• Tatsuro Yamashita, Softly– Tatsuro Yamashita is one of the leading lights of the “City Pop” style that was popular in Japan in the 70s and 80s (and has lately been having a weird cult moment on US social media). And what you get here is indeed excellently done pop. It doesn’t necessarily make a lasting impression, but it goes down smooth.
  • Tedeschi Trucks Band, I Am the Moon: II. Ascension– Part two of four album project, An 11-piece band, fronted by the married guitar slingers, which plays a righteous meld of rock, blues, gospel, and New Orleans funk. This more often wanders into overly-slick, or low energy drifting songs than June’s Part 1 did, and is still not working for me as an album.
  • Tedeschi Trucks Band, I Am the Moon: III. The Fall– Part three! The sound here was very smooth, I appreciated the general musicianship, but it didn’t grab me. Maybe part IV will?
  • The Last Goodbye, ODESZA– Some nice international sounding electronic dance music. Eh.
  • TRAAMS, personal best– A fine album coming from a post-punk kind of place that lots of people are coming from these days and doing a fine job of it.
  • Vladislav Delay, Isoviha– Finnish stalwart of electronic music. It’s well done, and muscular, but a little too abstract ultimately.
  • Working Men’s Club, Fear Fear– This sounds like it exists at a late-80s/early 90s intersection of techno and industrial. It’s a good intersection, it’s a well-done version of it, and besides sounding so perfectly dated and typified, there’s nothing wrong with it.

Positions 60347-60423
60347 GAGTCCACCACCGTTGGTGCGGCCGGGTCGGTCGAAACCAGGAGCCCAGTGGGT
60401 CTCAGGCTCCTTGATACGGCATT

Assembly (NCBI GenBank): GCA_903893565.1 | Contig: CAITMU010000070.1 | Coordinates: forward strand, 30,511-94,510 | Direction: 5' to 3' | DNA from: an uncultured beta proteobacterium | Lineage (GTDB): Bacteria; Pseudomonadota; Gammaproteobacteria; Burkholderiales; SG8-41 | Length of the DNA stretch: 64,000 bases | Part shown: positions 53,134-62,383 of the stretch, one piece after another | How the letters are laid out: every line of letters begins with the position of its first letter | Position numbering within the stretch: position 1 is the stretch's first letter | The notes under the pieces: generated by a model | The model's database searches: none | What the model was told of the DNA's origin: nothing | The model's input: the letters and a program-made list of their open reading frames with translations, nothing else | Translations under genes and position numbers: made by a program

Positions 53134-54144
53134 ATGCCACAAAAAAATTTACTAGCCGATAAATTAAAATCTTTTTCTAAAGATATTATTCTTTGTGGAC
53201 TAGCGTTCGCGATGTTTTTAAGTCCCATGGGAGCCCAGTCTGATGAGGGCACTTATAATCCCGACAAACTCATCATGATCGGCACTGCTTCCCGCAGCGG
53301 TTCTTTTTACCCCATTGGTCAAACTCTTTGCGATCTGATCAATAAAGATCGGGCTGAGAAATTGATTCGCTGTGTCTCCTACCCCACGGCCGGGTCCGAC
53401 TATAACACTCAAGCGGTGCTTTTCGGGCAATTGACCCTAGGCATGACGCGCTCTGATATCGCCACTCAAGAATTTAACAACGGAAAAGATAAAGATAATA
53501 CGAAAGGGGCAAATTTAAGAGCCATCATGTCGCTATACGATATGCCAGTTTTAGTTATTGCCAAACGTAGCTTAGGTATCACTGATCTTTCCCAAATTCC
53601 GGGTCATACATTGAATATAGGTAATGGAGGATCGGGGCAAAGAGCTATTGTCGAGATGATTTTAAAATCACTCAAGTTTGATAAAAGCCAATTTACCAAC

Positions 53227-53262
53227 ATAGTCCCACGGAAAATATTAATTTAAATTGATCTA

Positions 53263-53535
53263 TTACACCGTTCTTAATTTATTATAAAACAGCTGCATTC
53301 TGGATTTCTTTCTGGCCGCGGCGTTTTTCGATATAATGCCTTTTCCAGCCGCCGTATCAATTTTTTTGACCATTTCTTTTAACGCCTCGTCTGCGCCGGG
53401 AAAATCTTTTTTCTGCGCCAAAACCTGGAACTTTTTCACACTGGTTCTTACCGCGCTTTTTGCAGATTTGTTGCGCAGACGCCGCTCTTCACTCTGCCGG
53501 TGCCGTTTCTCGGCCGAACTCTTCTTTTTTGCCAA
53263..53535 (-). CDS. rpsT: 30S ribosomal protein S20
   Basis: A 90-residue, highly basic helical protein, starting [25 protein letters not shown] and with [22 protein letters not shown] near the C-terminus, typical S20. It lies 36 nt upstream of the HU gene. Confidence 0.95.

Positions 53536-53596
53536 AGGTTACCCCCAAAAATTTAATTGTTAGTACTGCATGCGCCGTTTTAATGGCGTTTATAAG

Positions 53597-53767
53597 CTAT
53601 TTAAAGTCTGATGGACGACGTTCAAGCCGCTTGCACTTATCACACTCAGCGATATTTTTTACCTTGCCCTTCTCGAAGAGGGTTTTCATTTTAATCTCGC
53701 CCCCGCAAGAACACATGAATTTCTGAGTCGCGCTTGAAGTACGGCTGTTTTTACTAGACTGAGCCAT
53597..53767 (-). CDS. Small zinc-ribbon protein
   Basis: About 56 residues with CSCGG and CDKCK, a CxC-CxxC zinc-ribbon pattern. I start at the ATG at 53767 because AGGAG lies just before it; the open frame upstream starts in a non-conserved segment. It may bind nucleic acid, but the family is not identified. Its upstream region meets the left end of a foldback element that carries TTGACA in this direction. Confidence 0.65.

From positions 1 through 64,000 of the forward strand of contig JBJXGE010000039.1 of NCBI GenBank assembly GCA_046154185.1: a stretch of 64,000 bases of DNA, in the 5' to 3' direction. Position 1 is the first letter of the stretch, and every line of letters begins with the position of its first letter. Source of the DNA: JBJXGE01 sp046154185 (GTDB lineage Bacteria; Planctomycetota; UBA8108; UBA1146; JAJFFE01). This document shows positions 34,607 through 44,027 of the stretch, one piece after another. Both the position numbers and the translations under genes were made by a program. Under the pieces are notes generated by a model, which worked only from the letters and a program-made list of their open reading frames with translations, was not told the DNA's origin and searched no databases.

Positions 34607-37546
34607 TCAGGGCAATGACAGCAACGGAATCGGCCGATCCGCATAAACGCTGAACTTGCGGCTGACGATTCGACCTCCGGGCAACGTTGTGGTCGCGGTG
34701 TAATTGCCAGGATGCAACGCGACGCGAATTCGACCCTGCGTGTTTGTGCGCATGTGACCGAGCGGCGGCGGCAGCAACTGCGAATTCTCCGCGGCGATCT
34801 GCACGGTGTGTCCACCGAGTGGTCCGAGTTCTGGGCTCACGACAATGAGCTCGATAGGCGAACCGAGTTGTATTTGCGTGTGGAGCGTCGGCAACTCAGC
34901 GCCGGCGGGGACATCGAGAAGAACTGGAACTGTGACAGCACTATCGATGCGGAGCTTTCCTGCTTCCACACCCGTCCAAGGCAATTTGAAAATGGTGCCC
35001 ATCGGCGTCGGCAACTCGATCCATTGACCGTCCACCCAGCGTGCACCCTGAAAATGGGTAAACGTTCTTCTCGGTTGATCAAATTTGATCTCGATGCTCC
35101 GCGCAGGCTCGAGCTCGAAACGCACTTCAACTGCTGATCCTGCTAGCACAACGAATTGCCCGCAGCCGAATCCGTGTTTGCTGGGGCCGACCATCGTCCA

• Wu-Lu, Loggerhead– The drum and bass breaks and guitar elements and low-key chant from this London artist are not bad, but it fails to really catch and hold interest.
  • ZZ Top, RAW: That Little Ol’ Band from Texas– A semi-soundtrack recorded for a recent ZZ Top documentary, from live recordings in 2019. The band is in good form here, and reminds you, if your first introduction to them was in the slicker 80s version, what a raw honky tonk blues band they were when they started in the 70s. And still can be! Fun, recommended for fans, but not breaking new ground.

And so July is out, with nine days still left in September! Can we get August out too before the end of the month? Stay tuned…


4 thoughts on “In Search of the 22 Best Albums of 2022: July

  1. Pingback: In Search of the 22 Best Albums of 2022: August/September | Chris LaMay-West

  2. Pingback: In Search of the 22 Best Albums of 2022: October | Chris LaMay-West

  3. Pingback: In Search of the 22 Best Albums of 2022: November/December | Chris LaMay-West

  4. Pingback: In Search of the 22 Best Albums of 2022: The 22 Best Albums of 2022! | Chris LaMay-West